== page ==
robeI enjoy reading what can be described as religious, inspirational, or visionary fiction in a variety of makes and models. One of my favorites is The Robe[1], a biblical novel by Lloyd C. Douglas[2] (1877-1951), who was a clergyman whose experience with faith led him to change his religious denomination during his career.

So it was probably natural for the Muse Polyhymnia to step in and direct Irish Firebrands to cross her genre line. I wrote about several characters whose brands of belief (or lack thereof) interest me, and whose struggles to come to terms with the challenges of their internal and external environments, happen to involve the acquisition and/or practice of those beliefs. The characters in Irish Firebrands are flawed, but they’re not evil, no matter if, who, what, where, when, why or how they may choose to worship.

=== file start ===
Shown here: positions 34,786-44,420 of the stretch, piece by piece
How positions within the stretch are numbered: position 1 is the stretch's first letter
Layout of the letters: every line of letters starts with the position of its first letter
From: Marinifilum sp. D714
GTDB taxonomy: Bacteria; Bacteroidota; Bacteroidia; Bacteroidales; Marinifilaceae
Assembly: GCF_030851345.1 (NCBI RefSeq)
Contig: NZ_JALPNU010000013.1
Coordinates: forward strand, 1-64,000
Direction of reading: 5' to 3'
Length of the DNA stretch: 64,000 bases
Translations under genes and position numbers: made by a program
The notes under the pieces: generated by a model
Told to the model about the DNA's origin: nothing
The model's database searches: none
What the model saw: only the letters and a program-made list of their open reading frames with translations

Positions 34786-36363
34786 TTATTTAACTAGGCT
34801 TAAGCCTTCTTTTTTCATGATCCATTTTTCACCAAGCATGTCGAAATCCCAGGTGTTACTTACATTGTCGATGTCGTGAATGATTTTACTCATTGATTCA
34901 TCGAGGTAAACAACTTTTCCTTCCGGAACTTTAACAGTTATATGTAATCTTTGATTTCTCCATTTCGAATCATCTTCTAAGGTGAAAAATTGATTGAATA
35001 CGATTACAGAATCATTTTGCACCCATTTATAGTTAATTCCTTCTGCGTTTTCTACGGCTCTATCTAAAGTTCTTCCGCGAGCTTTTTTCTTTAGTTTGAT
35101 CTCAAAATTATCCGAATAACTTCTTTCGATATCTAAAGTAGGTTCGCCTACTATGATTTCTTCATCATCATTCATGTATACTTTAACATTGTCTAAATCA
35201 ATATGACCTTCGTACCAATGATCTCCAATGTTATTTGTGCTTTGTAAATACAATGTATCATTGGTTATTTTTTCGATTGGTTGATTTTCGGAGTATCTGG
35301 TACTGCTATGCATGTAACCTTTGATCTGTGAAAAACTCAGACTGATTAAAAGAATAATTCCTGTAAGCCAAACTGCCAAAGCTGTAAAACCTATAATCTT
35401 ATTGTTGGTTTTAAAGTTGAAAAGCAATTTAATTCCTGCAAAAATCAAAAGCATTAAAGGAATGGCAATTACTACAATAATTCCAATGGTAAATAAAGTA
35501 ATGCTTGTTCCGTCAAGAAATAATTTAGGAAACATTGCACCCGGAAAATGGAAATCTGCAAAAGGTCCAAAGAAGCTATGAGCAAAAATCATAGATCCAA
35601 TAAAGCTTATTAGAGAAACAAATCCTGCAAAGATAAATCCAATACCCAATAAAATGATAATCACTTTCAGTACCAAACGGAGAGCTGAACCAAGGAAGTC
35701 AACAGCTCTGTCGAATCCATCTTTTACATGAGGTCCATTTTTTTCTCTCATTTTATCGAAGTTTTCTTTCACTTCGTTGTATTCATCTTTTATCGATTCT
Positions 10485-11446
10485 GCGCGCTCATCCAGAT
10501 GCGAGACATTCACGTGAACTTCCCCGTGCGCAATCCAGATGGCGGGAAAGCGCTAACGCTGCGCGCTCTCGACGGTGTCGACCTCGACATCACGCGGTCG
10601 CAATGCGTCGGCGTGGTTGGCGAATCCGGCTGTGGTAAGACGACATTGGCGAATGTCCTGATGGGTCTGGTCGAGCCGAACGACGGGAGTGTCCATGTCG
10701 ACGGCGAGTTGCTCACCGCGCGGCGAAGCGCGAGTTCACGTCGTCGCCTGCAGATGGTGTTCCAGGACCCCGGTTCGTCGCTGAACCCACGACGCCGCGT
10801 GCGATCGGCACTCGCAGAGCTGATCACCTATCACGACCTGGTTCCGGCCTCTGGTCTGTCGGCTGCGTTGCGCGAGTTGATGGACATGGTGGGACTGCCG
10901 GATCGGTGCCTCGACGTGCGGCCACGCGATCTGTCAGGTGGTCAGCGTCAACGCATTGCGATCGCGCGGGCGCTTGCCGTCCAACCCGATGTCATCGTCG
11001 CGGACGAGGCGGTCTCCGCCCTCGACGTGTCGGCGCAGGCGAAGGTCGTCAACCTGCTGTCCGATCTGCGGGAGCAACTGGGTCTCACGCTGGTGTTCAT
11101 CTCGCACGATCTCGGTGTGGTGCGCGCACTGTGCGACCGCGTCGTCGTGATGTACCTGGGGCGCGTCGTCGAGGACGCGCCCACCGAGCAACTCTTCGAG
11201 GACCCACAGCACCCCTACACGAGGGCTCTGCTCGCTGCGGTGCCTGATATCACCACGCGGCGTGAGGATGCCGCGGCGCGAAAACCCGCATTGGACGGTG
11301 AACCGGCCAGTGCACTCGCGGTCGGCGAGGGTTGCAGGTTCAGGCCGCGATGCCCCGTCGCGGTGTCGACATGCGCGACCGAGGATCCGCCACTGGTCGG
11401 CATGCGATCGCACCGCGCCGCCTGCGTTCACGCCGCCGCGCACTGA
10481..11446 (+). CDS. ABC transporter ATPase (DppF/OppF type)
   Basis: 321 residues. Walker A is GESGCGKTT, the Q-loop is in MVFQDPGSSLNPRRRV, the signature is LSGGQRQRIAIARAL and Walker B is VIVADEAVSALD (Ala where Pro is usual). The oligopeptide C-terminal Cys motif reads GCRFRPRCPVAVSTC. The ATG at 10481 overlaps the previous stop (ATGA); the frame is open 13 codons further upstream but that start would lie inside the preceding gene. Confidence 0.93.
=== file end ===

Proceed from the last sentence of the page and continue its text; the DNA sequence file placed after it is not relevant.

Real people are born innocent, and most of them remain decent, whether or not they become people of faith, to help them stay that way. That may not always be the case in fiction – not even in other novels that I may write. I just follow the Muse on duty, and take what feels like a realistic route to translate Life into Art.

Sometimes what we write is more effective than it is successful. But if what we’ve written is right for the story, we don’t need to haul out the herbicide tank.

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Rose and Wheat by Thad Westhusing

[1] Dr. Douglas didn’t want his writing to be dramatized, but Hollywood did it anyway, and of course they hosed it up. So read the book, don’t bother with the movie. All you’ll be missing is Richard Burton with a perm and wearing a skirt.

[2] He was born approximately one mile from where I wrote Irish Firebrands. Must be something in the water.